Pumpkin Rice Pudding
2 cups water
1 cup arborio rice
3 cups reduced-fat (2%) milk
1 cup solid-pack pure pumpkin (not pumpkin pie filling)
3/4 cup honey
1 teaspoon vanilla extract
3/4 teaspoon ground cinnamon, plus more for garnish
1/4 teaspoon ground ginger
1/4 teaspoon ground nutmeg
1/4 teaspoon salt
1/3 cup heavy whipping cream, whipped
Preheat the oven to 375F.
Bring the water to a boil in an ovenproof 4-quart saucepan. Stir in the rice and cover. Reduce the heat to low and simmer until the rice is nearly cooked, about 20 minutes.
In a large bowl, whisk together the milk, pumpkin, honey, vanilla, cinnamon, ginger, nutmeg, and salt.
While the rice is still hot, add the pumpkin mixture to the saucepan and stir well to combine. Cover and transfer to the oven. Bake until the liquid has reduced by about a third and the mixture is foamy and bubbling, 45 to 50 minutes. Remove from the oven and stir well to combine all the ingredients. Transfer to a large bowl, then cover and chill in the refrigerator for at least 8 hours or overnight. The pudding will keep for up to 4 days in an airtight container in the refrigerator. Serve with a dollop of whipped cream and a sprinkling of cinnamon.
"Talk Dirty to Me" covered by Postmodern Jukebox
This week, we decided to find out how Jason Derulo’s “Talk Dirty” would sound if it was written as a traditional klezmer tune. Robyn even painstakingly translated the rap by 2 Chainz into Yiddish (file that one under: Things You Can Only See on the Internet).
I’m really over the “Let’s Make Black Music Better by Having a Hipster Band Cover It” trend.
I wouldn’t really categorize Klesmer as hipster or that this version is better in any way.
I concede that hipster is not a great word choice. How about “quirky”?
Quirky definitely fits. Especially if you didn’t grow up with Klesmer.
And I forgot before I got all defensive, that yeah, trends get extremely annoying. Especially when they lean on the appropriation side of things. I’d say the one upside with this type, is often someone has never heard either version and then goes to listen both and yay new to you music.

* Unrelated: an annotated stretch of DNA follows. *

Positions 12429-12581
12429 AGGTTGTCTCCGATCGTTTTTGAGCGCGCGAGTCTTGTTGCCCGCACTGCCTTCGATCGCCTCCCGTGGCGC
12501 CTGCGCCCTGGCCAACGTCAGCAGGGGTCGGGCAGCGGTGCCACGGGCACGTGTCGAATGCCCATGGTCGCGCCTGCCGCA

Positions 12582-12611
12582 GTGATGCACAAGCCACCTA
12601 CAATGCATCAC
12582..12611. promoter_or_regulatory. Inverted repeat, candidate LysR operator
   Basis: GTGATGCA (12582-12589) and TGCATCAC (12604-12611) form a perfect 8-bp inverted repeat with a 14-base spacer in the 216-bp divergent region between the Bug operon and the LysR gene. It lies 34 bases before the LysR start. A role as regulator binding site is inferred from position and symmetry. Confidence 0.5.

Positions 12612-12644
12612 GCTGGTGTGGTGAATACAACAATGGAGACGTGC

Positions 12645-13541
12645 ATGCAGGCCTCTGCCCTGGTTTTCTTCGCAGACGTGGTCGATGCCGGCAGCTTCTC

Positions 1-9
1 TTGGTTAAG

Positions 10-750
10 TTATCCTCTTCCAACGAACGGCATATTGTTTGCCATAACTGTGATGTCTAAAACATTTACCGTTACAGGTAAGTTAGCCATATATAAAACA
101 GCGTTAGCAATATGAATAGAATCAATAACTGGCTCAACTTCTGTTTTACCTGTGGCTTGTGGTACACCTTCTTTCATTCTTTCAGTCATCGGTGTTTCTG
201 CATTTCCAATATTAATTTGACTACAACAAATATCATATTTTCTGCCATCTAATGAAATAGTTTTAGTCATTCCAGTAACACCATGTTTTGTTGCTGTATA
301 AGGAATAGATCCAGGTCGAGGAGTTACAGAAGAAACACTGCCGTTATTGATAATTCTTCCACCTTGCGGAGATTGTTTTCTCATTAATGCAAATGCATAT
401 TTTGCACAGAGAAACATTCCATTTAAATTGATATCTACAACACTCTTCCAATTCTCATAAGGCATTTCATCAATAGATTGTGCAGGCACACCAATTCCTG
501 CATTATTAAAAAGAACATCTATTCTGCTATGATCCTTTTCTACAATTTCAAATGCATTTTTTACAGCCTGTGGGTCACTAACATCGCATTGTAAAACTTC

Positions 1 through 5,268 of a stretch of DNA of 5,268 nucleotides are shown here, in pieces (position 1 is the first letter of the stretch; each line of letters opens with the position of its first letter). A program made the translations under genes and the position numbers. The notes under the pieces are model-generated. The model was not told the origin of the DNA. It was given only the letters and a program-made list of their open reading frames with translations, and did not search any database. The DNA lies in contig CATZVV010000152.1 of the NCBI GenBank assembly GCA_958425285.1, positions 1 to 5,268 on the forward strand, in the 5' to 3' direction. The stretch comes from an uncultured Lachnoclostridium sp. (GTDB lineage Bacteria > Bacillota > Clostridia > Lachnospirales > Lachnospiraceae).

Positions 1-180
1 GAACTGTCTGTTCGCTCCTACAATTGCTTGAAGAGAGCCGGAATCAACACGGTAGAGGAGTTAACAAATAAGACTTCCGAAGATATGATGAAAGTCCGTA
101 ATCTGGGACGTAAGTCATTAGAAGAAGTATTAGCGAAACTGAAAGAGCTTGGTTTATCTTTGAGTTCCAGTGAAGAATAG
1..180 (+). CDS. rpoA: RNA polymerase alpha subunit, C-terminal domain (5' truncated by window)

This white couple from Australia had twins via surrogacy (in Thailand) and, upon finding out that one of them had Down Syndrome and a myriad of health problems, abandoned him there. They travelled back home with only the other twin and haven’t even fully paid the surrogate, who was left to take care of the baby.
White people have no fucking souls, truly.
this is such fucking evil shit, truly.
Link above is broken. Try this.
- Mod D.
Yelling. Expletives. Disgust. How does such a selfish, not to mention cheap(most surrogates make thousands more), utter armpit of an asshole person even exists?!
I’ve been so friggin busy all day shooting my short film that I didn’t even get a chance to post this video on Tumblr yet. It’s pretty much everywhere else at this point, but what the hey. I’ll post it here, too, in case some of you tumblrers haven’t seen it yet.
Now my face is wet.
Why is it that people are willing to spend $20 on a bowl of pasta with sauce that they might actually be able to replicate pretty faithfully at home, yet they balk at the notion of a white-table cloth Thai restaurant, or a tacos that cost more than $3 each? Even in a city as “cosmopolitan” as New York, restaurant openings like Tamarind Tribeca (Indian) and Lotus of Siam (Thai) always seem to elicit this knee-jerk reaction from some diners who have decided that certain countries produce food that belongs in the “cheap eats” category—and it’s not allowed out. (Side note: How often do magazine lists of “cheap eats” double as rundowns of outer-borough ethnic foods?)
Yelp, Chowhound, and other restaurant sites are littered with comments like, “$5 for dumplings?? I’ll go to Flushing, thanks!” or “When I was backpacking in India this dish cost like five cents, only an idiot would pay that much!” Yet you never see complaints about the prices at Western restaurants framed in these terms, because it’s ingrained in people’s heads that these foods are somehow “worth” more. If we’re talking foie gras or chateaubriand, fair enough. But be real: You know damn well that rigatoni sorrentino is no more expensive to produce than a plate of duck laab, so to decry a pricey version as a ripoff is disingenuous. This question of perceived value is becoming increasingly troublesome as more non-native (read: white) chefs take on “ethnic” cuisines, and suddenly it’s okay to charge $14 for shu mai because hey, the chef is ELEVATING the cuisine.